Death of the register keyword may be greatly exaggerated

The register keyword is often swept to the sidelines in C and C++ courses, books, and articles, because it’s considered by many these days to be obsolete. While there are reasons for this belief, reports of the death of the register keyword are still a bit premature. I admit that I have been guilty of this myself, in the interest of time, especially when teaching introductory courses on C or C++.

To register or not to register

In the C programming language, the register keyword (a storage-class specifier in the standards documents) was originally designed to allow the developer to inform the compiler that a particular local variable or function parameter will be used frequently, and that the compiler should keep that variable in a CPU register if possible, minimizing slower round trips to memory. The keyword has always been a hint or suggestion to the compiler, and the compiler is under no obligation to actually take the hint. The C++ language picked up the register keyword as a C-compatible feature.

When compiler optimizers were young and innocent and not always that great at optimizing CPU register usage, a developer could use register to nudge the compiler in the right optimization direction, assuming the developer knew best. But that assumption is not always a good one. If the developer chooses unwisely, requesting that an infrequently-used variable occupy a precious CPU register, and the compiler might dutifully generate code to do so, and the negative effect on performance can be huge.

As mainstream compilers for both C and C++ have matured, and optimizers have become much more sophisticated, they’ve gotten better at generating code that optimizes the use of registers — so much better, in fact, that they typically do a better job than the developer. Nowadays, many modern mainstream compilers simply ignore the register hint completely, and take their own approaches to register optimization.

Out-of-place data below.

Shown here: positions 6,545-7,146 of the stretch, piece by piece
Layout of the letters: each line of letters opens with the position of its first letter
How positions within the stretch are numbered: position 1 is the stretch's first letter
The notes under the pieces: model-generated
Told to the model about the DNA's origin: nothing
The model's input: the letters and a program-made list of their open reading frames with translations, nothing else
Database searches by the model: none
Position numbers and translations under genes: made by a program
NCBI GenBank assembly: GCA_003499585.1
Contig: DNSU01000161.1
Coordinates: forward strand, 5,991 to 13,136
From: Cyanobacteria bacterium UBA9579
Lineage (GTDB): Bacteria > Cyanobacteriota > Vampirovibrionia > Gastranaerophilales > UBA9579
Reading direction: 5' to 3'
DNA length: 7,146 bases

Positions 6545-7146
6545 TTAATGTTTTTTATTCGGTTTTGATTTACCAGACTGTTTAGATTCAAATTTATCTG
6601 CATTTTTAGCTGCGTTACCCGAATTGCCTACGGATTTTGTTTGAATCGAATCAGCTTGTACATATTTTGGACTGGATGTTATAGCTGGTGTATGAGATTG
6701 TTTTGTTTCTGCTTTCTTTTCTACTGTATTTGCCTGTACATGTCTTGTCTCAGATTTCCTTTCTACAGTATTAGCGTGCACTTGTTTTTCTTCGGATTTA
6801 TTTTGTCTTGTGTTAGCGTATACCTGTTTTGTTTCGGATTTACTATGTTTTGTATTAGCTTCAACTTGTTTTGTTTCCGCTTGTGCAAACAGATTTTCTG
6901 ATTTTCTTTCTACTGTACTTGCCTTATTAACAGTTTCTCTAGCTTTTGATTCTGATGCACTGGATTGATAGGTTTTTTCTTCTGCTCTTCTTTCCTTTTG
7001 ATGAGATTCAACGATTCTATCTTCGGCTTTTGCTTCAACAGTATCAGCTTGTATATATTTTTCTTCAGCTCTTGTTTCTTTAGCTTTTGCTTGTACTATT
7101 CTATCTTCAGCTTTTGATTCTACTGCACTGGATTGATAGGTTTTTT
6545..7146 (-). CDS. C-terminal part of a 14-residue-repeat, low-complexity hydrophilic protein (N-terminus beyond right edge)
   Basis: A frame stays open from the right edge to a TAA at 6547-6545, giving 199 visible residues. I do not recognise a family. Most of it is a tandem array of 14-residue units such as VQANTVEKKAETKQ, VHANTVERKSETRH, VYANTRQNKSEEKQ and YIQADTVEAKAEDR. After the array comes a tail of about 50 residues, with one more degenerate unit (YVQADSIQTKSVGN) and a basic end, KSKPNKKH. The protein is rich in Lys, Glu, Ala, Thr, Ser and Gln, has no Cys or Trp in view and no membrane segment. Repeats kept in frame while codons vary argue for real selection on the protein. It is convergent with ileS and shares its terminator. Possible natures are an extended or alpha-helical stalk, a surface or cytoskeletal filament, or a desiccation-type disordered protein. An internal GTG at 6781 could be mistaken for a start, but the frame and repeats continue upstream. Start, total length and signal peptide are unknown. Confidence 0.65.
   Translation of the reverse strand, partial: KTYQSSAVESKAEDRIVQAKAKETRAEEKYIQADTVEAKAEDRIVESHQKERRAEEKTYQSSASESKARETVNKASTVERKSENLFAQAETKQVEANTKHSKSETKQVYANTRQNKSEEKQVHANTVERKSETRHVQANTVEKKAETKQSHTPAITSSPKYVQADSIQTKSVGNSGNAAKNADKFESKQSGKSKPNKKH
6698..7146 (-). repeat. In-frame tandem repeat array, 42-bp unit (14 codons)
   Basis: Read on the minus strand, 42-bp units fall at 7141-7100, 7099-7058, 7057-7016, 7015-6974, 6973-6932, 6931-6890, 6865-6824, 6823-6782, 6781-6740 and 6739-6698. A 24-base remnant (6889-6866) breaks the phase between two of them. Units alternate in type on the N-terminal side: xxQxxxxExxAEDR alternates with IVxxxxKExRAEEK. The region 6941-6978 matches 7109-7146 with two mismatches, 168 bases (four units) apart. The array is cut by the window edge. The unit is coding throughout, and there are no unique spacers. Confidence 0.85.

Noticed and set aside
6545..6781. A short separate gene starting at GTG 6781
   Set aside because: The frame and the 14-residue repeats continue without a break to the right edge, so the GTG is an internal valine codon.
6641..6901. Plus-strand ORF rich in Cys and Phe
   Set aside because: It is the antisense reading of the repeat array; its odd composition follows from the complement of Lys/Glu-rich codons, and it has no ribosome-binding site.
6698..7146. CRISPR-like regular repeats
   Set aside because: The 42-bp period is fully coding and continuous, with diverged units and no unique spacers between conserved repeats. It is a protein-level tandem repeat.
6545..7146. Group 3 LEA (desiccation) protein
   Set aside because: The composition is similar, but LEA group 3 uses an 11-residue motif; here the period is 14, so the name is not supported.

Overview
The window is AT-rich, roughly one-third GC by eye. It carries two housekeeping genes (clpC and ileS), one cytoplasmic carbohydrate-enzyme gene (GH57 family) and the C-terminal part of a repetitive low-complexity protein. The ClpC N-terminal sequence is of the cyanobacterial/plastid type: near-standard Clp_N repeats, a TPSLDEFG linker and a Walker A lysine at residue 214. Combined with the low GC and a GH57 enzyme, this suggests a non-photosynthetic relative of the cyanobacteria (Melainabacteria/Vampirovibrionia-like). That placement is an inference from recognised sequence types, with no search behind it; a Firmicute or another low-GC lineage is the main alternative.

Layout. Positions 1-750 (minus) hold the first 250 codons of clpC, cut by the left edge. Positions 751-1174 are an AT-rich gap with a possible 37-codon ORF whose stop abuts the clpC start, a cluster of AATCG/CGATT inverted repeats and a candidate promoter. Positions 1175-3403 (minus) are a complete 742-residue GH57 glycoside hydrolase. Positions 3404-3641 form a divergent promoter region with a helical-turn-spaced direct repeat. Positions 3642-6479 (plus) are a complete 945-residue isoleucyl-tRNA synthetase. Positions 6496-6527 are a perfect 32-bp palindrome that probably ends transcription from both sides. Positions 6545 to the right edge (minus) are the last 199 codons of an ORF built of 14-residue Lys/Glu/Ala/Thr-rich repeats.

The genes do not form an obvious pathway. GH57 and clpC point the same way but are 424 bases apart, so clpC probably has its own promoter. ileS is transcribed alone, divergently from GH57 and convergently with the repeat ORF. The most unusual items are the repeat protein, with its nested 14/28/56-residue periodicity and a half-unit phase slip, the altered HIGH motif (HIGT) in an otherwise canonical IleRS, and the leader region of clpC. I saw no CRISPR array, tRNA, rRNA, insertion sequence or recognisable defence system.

Beyond the potential positive or negative effects on performance, the only limitation on using a register variable in C is that you can’t take its address. In most architectures, registers don’t typically have memory addresses, so this wouldn’t make sense anyway. In C++, you can take the address of a register variable, but doing so puts the variable in memory and not in a register, which defeats the purpose of using the register storage class, if your compiler pays attention to it.

The register keyword in modern C

The C11 standard explains the register keyword this way:

A declaration of an identifier for an object with storage-class specifier register suggests that access to the object be as fast as possible. The extent to which such suggestions are effective is implementation-defined.

[Footnote 121] The implementation may treat any register declaration simply as an auto declaration. However, whether or not addressable storage is actually used, the address of any part of an object declared with storage-class specifier register cannot be computed, either explicitly (by use of the unary & operator…) or implicitly (by converting an array name to a pointer…). Thus, the only operator that can be applied to an array declared with storage-class specifier register is sizeof.

But if you look in a mainstream C compiler’s documentation, you’re likely to find something like this:

The compiler does not accept user requests for register variables; instead, it makes its own register choices when global register-allocation optimization is on. However, all other semantics associated with the register keyword are honored.

You might have noticed that I used the qualified term “mainstream C compilers.” There are many compilers out there that still pay attention to the register hint, especially in the embedded systems world where a compiler targeted at a specific microcontroller architecture:

  • Might be relatively immature, and might not yet have a strong optimizer in place.
  • Might be relatively mature, and might not have had its optimizer revised in a very long time.
  • Might not have an optimizer at all, to cut down on compiler development costs.